Product Management vs. Project Management: The Perils of Dual Roles
- 28 May, 2023
Product managers, how many times have you seen this in a product manager job description?
Must be proficient in project management
Lately, I’ve been spending my time reading product manager job descriptions and come across this way more than expected. You know what I do?
Swipe left and move on.
Because this juggling act can lead to frustration and a perpetual battle between competing needs.
Let’s dig in and explore why product managers tasked with project management responsibilities often find themselves in a state of misery.
Product management and project management priorities are different
Product managers and project managers have distinct objectives that can sometimes be at odds with each other. Product managers are primarily focused on external factors, such as understanding the market and customers' needs, in order to develop successful products. We thrive on gaining insights from the market, conducting customer research, and adapting our product strategy accordingly. Our decisions are driven by external factors, allowing us to pivot and respond to evolving customer needs.
On the other hand, project managers are internally focused, concentrating on operational requirements like ensuring the project is executed within the constraints of time, resources, and budgets. These competing needs create inherent tension, making it challenging for one person to effectively wear both hats and make decisions that satisfy both aspects.
Dual roles will keep you up at night
If you are a product manager wearing both product and project management hats you wake up every morning with an existential crisis. Should you prioritize a customer request for a new feature, even if it threatens the project timeline? Or should you compromise on customer demands to ensure project milestones are met?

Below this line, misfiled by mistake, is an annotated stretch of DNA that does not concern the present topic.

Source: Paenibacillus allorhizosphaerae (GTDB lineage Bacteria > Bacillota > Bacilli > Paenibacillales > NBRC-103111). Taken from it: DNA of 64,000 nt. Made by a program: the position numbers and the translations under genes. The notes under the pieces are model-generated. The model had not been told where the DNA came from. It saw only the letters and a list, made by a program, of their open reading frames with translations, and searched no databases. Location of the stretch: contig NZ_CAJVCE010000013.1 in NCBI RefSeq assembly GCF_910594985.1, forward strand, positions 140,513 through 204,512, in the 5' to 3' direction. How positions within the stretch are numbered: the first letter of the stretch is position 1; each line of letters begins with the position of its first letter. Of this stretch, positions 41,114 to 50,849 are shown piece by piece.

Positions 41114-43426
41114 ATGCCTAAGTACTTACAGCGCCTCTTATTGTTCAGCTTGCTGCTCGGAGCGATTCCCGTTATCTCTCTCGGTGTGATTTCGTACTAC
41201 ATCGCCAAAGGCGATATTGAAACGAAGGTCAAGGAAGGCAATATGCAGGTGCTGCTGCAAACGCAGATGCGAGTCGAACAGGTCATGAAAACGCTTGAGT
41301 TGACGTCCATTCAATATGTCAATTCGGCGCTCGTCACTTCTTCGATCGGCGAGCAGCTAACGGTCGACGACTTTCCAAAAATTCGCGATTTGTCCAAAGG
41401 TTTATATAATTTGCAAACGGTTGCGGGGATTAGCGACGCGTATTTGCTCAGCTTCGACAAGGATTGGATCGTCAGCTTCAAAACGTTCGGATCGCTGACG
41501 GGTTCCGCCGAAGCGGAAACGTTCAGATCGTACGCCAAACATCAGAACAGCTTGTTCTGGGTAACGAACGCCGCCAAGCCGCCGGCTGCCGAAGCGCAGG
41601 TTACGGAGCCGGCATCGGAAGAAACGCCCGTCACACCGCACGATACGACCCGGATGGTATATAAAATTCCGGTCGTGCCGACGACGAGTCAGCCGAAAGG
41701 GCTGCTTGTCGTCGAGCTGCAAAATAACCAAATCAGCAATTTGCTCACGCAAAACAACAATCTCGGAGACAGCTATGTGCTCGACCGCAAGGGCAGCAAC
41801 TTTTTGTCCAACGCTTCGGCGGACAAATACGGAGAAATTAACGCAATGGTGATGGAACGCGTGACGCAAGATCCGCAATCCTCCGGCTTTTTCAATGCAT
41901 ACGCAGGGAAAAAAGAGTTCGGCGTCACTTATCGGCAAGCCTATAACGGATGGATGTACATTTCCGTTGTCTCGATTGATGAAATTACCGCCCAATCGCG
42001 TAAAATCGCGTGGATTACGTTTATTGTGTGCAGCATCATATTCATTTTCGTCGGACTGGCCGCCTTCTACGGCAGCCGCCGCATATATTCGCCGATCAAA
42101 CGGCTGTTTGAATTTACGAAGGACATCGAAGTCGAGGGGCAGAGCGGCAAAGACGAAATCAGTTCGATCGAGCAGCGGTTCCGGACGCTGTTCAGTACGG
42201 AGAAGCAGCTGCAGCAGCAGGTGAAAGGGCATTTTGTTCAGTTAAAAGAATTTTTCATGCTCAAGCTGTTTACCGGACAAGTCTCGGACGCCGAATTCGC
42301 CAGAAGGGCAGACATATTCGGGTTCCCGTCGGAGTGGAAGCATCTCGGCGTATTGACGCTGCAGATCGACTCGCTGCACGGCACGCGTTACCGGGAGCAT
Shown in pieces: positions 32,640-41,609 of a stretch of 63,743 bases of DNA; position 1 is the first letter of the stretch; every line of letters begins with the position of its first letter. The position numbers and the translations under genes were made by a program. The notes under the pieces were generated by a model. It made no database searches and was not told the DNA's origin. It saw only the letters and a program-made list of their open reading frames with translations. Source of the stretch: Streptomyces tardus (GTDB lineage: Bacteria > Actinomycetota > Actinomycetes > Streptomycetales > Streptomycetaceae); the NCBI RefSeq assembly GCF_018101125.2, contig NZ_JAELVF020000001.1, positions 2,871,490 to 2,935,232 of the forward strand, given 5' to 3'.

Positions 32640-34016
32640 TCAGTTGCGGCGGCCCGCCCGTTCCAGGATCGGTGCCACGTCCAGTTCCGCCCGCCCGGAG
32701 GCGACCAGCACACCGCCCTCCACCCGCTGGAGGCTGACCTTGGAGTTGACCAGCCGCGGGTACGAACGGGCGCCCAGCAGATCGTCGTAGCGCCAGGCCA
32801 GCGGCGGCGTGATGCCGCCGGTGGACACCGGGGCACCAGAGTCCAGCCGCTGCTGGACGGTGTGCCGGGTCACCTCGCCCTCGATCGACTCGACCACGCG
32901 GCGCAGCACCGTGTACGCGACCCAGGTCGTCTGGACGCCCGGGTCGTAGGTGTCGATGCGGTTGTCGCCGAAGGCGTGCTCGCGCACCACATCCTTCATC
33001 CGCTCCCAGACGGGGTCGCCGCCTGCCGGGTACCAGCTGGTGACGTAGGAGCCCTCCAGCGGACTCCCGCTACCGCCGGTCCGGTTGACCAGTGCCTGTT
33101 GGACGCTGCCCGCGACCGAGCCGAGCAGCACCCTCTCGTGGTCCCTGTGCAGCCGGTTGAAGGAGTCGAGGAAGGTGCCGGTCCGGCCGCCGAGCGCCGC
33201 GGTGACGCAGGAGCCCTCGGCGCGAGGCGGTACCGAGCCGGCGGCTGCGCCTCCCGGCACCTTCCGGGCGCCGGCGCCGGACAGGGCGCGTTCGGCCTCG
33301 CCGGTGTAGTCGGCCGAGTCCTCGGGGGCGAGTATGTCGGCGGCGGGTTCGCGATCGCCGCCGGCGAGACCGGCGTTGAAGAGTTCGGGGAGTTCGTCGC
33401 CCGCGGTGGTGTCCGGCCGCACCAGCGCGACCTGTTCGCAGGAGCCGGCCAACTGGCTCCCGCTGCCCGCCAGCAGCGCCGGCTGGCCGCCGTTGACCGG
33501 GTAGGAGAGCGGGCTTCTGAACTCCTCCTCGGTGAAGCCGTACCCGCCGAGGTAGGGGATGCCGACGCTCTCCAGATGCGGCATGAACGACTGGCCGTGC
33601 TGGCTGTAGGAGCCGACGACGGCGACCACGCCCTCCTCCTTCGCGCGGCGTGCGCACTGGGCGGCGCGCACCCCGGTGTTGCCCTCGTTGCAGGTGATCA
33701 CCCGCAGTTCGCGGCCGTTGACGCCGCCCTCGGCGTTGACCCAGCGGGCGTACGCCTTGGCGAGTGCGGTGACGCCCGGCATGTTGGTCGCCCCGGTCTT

These dilemmas can lead to decision paralysis, frustration, and a constant battle over which “hat” should prevail. Struggling to strike the right balance, product managers may find themselves stretched thin and unable to deliver optimal results in either role.
How do you ever get any sleep?
Can a product manager be a project manager?
As we pointed out above, these are two distinct roles within an organization. They are distinct for a reason.
Each role has its own focus and responsibilities.
While it’s possible for an individual to transition from being a product manager to a project manager, it usually involves a shift in focus and skill set (see above.) If a product manager finds that they are more interested in the operational aspects of managing projects and enjoys the hands-on coordination and execution, they may decide to pursue a career as a project manager.
However, it’s important to note that if a product manager decides to become a project manager, they will need to let go of their current product management responsibilities. Project management requires full dedication to the specific project at hand, and trying to juggle both roles simultaneously could lead to conflicts of interest, divided attention, and potential difficulties in effectively managing both the product and the project.
Product managers who are tasked with project management responsibilities often find themselves in a challenging predicament. The clash between external and internal focus, along with the competing needs of product and project management, can result in a perpetual state of misery. Recognizing the inherent conflicts and understanding the limitations of wearing both hats simultaneously is crucial for maintaining sanity and achieving success. By acknowledging these challenges, organizations can provide the necessary support and structure to enable product managers to focus on their core responsibilities while ensuring effective project management through dedicated project managers.
Does your organization expect product managers and project managers to be the same person, let me help you untangle that..